The plans, which are still being developed, would establish online support groups to connect people with similar lifestyles and ailments, according to Reuters. Facebook would also develop a series of apps, some of which would presumably monitor your workout and other aspects of your health.
Online support groups for diseases like Parkinson's and celiac have been around almost since the dawn of the Internet itself. Facebook, too, has all manner of user-created communities to address health care issues. But Facebook may be betting that by creating its own official versions, the company can keep users more engaged with the site and perhaps even improve health outcomes in a small but measurable way.
There's also a lot of money floating around the healthcare industry — an estimated $3 trillion worth — and no doubt Facebook hopes to capture a slice of that market. Health records are so valuable, security experts say, that hackers will pay up to 20 times more for a person's medical record on the black market than for a stolen credit card number.
All this raises questions about the security of your health data as it's increasingly held not by medical professionals like doctors and hospitals, but by tech companies. Moves is one example. Apple's HealthKit, with its ability to collect and centralize health information across apps, is another. Some lawmakers have urged tech companies to prevent the sale of personal health information to third parties and to require that users explicitly opt-in to any information sharing.
"Including provisions like these in privacy policies should be a no-brainer for tech companies," Sen. Chuck Schumer (D-NY) told The Washington Post last month.
There are important distinctions between the kind of health data these companies dabble in and the kind your doctor holds. The former isn't held to the same legal standards as the latter. The Health Insurance Portability and Accountability Act, or HIPAA, restricts how patients data can be used. But those regulations typically doesn't apply to casual health trackers on smartphones, for example, because consumers are often the ones generating the data — and by using these services, they've often already agreed to share their data. There are effectively "zero" protections for consumers who give up that data, Deborah Peel, executive director of the Austin-based nonprofit Patient Privacy Rights, told my colleague Andrea Peterson in May.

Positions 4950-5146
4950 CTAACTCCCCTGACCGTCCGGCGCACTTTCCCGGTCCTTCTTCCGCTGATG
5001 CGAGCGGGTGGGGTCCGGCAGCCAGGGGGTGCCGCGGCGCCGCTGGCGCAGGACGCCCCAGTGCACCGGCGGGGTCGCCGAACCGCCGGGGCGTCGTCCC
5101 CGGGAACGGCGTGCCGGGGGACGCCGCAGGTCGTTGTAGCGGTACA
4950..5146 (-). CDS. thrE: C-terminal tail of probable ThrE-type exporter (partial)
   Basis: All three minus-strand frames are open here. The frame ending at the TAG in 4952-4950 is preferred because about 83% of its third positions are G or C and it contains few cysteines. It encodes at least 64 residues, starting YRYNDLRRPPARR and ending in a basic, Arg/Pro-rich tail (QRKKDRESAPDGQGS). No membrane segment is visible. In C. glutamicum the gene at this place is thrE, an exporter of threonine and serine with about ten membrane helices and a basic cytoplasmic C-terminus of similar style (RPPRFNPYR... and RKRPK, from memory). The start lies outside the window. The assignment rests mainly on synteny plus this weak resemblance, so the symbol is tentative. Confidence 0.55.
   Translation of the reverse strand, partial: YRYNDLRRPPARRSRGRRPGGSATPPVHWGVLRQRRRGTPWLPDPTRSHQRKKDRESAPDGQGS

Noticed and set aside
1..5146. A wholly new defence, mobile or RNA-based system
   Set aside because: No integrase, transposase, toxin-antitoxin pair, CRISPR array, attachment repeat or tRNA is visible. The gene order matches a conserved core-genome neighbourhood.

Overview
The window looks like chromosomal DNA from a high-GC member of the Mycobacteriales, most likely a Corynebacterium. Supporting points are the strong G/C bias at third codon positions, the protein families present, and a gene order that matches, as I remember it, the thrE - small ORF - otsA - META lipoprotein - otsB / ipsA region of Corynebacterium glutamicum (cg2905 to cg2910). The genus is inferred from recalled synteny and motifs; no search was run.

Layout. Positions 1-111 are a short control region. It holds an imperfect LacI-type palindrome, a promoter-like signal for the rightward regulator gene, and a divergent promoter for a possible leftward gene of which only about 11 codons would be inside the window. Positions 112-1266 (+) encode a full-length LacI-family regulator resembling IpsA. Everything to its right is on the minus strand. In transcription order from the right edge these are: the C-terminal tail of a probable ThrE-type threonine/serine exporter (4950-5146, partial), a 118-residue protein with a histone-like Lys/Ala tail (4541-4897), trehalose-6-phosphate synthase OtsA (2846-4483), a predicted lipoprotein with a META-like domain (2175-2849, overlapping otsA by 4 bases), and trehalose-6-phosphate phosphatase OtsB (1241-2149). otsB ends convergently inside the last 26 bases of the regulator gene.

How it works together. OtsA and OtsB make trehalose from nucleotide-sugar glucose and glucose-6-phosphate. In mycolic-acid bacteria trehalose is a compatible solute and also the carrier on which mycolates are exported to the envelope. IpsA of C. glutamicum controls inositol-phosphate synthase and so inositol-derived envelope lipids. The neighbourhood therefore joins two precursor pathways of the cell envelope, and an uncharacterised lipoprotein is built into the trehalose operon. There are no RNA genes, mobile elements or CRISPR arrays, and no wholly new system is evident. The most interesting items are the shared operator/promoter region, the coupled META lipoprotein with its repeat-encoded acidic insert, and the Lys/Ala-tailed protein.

"This is really, really a privacy nightmare," Peel said.
Facebook won't be selling its users' health data to pharmaceutical marketers, according to Reuters. Still, consumers may find themselves torn between their appetite for new, tech-enabled health care services and giving even more data to a company that has been criticized for its privacy practices in the past.
According to Reuters, Facebook is aware of the potential concerns. Its solution? Scrub the health services of Facebook branding:
The company is considering rolling out its first health application quietly and under a different name, a source said. Market research commissioned by Facebook found that many of its users were unaware that photo-service Instagram is Facebook-owned, the source said.
A spokesperson for Facebook declined to comment, saying the company doesn't respond to rumor and speculation.